A group of Taylor Swift fans are upset and are suing Ticketmaster over last month’s ticket sales “debacle.” Many Taylor Swift fans, commonly nicknamed “Swifties,” were left frustrated at not being able to purchase tickets for the pop star’s 2023 US tour titled The Eras Tour. The pop star released her latest “Midnights” album a few months ago.
Many upset fans have filed lawsuits against Ticketmaster, alleging the company is guilty of fraud, price-fixing, and anti-trust violations. The debacle resulted in Ticketmaster canceling the sale of tickets for the show on their website.
The 2023 show is set to take place in 52 stadiums and 17 States around the US.
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Problems with Ticketmaster
The excitement and buzz of the incoming tour quickly turned to doom and gloom for some fans, who reported that the website was regularly inaccessible, tickets were being sold at higher prices online while there were still tickets available, and that access codes meant to deter bots were not working.
During the pre-sales push for concert sales, Ticketmaster reported that there were 14 million users on the site at one time, with 2.4 million pre-sale tickets sold.
Of the fans who managed to purchase their tickets online, some had to wait hours just to purchase their tickets, while others were altogether unsuccessful. It appears that this was a case of Ticketmaster’s inability to keep up with the demand.
Taylor Swift issued a statement on social media that her team had repeatedly asked Ticketmaster if they could keep up with the intense demand for tickets. In hindsight, it seems obvious they could not.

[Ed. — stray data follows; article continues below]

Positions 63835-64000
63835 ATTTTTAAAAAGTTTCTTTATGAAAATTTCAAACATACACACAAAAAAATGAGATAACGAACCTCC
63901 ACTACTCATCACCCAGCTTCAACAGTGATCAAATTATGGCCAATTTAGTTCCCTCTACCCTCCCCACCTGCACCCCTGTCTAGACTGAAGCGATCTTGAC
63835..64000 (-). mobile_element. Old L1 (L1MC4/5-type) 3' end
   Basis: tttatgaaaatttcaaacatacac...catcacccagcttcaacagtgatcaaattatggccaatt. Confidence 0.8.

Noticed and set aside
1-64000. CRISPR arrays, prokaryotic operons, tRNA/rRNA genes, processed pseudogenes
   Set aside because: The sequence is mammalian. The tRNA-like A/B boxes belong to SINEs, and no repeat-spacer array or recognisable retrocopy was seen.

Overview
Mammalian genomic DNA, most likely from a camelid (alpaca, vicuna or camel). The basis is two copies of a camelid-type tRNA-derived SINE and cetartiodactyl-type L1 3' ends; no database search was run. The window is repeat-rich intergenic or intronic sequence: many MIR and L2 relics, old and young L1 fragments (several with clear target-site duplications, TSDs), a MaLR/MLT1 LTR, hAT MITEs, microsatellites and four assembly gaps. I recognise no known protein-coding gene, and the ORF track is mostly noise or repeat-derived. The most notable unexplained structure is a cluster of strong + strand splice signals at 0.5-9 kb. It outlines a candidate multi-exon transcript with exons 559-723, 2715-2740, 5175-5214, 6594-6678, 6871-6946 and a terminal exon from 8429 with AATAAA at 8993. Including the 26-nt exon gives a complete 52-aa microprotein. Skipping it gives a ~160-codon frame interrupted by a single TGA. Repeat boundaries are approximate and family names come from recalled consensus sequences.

Monopoly at Play?
However, according to Krista Brown – a senior policy analyst at the American Economic Liberties Project (AELP), this speaks to an unhealthy monopoly Ticketmaster has over ticket sales and venues where artists play.
The AELP is an organization that focuses on dismantling monopolies and lobbies and asserting antitrust laws.
The organization is part of a coalition called “Break up Ticketmaster,” seeking to undo the 2010 merger between Ticketmaster and promotion company Live Nation.
According to Brown, the fact that Ticketmaster offers a terrible experience means little because they hold an unhealthy monopoly.
“We don’t go back to bad restaurants. If you have a bad restaurant experience, you leave because there’s 20 others that you can go to. But when you go to Ticketmaster, you prepare for a horrible experience. And you are also prepared to have to do it again and again.”
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